Even though it airs on a streaming service, Netflix’s reimagining of Norman Lear’s One Day at a Time is close to a perfect example of old-school, all-things-to-all-people broadcasting: smart but not hifalutin, blunt but not crass, politically and culturally aware (often self-aware) but never academic or theoretical, and proudly old-fashioned in its methods. The 1975 Lear original was about a divorced, working-class white woman (Bonnie Franklin) raising her strong-willed children while navigating the emotional minefield of single life. The new incarnation, executive produced by the 94-year old Lear but overseen mainly by Gloria Calderón Kellett (iZombie) and Mike Royce (Men of a Certain Age), keeps the core concept but changes the details. The family here is very specifically Cuban-American; the mother (Justina Machado’s Penelope) is an Army veteran who served in Afghanistan and now works as a nurse, and her reasons for leaving her husband are much darker than they were in the original. The landlord, Schneider, is a reedy, urban hipster type (played by Todd Grinnell) who just got his five-year sobriety chip and wants to seem down with everyone in the family. The dialogue broaches topics that are specific to our current era: The pilot revolves around the sexual politics of a quinceañera, while a follow-up sees Penelope bonding with another female vet over their feelings of alienation, and arguing with her super-left-wing teenage daughter, Elena (Isabella Gomez), about whether they should buy a new (used) car or start taking public transportation to reduce the family’s carbon footprint.
And yet, the series still feels like comfort food. That’s because the newness of Penelope and her world is nestled within the tradition of the stage-bound, multi-camera, shot-before-a-live-audience comedy, as well as within the more specific Norman Lear tradition of creating major characters that represent distinct political viewpoints without denying their humanity, then pitting them against each other in verbal combat without giving up on the idealistic notion that there’s common ground to be found somewhere if you look hard enough. The dialogue is 1970s community-theater broad, thick with declarations and denunciations, muttered asides and kiss-offs. And the various “sides” taken by the major players aren’t as monolithic as they initially seem. There’s a lot of chest puffing in the squabbles, and none of the characters are as entrenched in their viewpoints as they want others to believe. Given the choice between maintaining absolutist positions and amending them or folding outright in the name of family solidarity, they always go with the second option. Their practicality is rooted in the hard realities of class: This is a family that struggles to find stable ground in the new economy and often seems to be one or two paychecks ahead of ruin. “I know we’re not rich,” says Penelope’s brand-conscious, spendaholic teenage son Alex (Marcel Ruiz), “but are we poor?” “We’re … fine,” his mother replies.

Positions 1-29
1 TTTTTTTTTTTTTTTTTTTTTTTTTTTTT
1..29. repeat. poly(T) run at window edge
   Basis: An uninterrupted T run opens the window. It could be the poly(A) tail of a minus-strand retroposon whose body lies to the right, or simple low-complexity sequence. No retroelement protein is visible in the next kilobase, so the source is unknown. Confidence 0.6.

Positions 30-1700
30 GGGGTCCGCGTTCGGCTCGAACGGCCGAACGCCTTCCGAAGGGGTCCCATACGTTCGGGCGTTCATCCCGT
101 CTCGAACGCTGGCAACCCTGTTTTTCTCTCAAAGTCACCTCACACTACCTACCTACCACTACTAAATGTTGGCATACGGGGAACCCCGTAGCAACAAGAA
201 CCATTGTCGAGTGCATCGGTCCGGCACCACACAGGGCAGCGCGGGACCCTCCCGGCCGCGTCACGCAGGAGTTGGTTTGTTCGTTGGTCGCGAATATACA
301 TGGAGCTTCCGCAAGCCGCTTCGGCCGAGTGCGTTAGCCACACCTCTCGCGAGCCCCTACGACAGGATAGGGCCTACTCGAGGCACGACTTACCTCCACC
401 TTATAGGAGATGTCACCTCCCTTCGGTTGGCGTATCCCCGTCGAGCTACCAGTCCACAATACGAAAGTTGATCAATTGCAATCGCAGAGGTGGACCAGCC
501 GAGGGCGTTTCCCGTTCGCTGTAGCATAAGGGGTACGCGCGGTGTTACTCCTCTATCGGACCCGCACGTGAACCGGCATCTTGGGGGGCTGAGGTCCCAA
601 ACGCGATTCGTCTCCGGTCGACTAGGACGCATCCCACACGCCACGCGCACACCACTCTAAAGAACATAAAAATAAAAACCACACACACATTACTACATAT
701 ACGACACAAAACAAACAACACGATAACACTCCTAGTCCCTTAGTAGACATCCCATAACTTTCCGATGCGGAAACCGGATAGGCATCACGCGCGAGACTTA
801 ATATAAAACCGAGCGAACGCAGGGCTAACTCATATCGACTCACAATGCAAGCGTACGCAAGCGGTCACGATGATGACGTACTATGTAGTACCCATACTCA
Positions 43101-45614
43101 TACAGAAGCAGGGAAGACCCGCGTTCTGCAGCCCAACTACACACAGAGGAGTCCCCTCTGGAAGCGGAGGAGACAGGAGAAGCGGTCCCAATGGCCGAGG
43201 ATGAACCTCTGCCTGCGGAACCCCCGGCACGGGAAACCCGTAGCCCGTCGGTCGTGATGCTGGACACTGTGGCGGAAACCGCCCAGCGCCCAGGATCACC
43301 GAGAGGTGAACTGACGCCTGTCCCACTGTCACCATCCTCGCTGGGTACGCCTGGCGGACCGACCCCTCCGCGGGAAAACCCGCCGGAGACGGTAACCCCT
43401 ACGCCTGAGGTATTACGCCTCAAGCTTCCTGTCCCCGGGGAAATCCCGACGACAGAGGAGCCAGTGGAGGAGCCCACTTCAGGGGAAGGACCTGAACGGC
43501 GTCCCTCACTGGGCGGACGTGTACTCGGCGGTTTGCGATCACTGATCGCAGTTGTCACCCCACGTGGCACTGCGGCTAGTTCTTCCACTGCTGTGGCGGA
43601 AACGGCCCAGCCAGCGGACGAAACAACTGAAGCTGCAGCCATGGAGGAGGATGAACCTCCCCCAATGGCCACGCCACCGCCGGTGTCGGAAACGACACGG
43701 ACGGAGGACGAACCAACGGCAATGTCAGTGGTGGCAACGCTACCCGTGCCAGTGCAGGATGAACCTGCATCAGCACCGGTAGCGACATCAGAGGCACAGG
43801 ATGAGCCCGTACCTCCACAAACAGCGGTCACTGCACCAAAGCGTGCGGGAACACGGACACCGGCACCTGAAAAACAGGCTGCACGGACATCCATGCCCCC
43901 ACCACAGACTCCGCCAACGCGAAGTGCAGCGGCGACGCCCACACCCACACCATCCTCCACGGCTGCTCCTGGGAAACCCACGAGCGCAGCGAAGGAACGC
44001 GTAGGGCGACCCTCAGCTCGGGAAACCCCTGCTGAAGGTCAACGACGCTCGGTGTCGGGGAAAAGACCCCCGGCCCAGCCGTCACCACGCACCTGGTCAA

Elena’s battles with her religious and politically reactionary grandmother, Lydia, a Cuban immigrant played by Rita Moreno, are a consistent highlight. They’re burnished mirrors of the showdowns that Rob Reiner’s Mike Stivic used to have with Archie Bunker on Lear’s All in the Family, and that Sherman Hemsley’s George Jefferson used to have with his wife and kids on The Jeffersons. Moreno’s hilariously self-possessed acting is sure to turn her character into a folk hero of the right, just as Carroll O’Connor’s did for Archie; you could say that she steals every scene she’s in if it weren’t obvious that her co-stars are happy to hand them to her out of respect. Elena brags that using a bus for all her after-school errands took her outside her “comfort zone” and asks her grandmother, “When’s the last time you did that?” Lydia replies, “When I moved here as a 15-year old girl without my family, and not-a speaking the language.” “Is that well ever gonna run dry?” her granddaughter asks. Lydia waits a beat, then deadpans, “They took our well.”
Also noteworthy is the way this One Day continues the ’70s sitcom tradition of shifting between broad comedy and quietly despairing drama and back again. The revelations and anecdotes always come from psychology and personal history rather than from any evident desire on the part of the writers to unnerve or shock us, and such scenes always find a graceful way to climb down from that jagged emotional peak and return to lighthearted sitcom mode. The show also takes advantage of Netflix’s all-at-once release model by filling the script with foreshadowing of plot twists and guest appearances to come, and these nearly always pay off, though not as you might expect. I should stop now because I don’t want to seem like I’m overselling the show’s virtues. Suffice to say that this is the sort of series that makes difficult things seem easy, so easy that you often don’t realize how artful it is until you think back on it.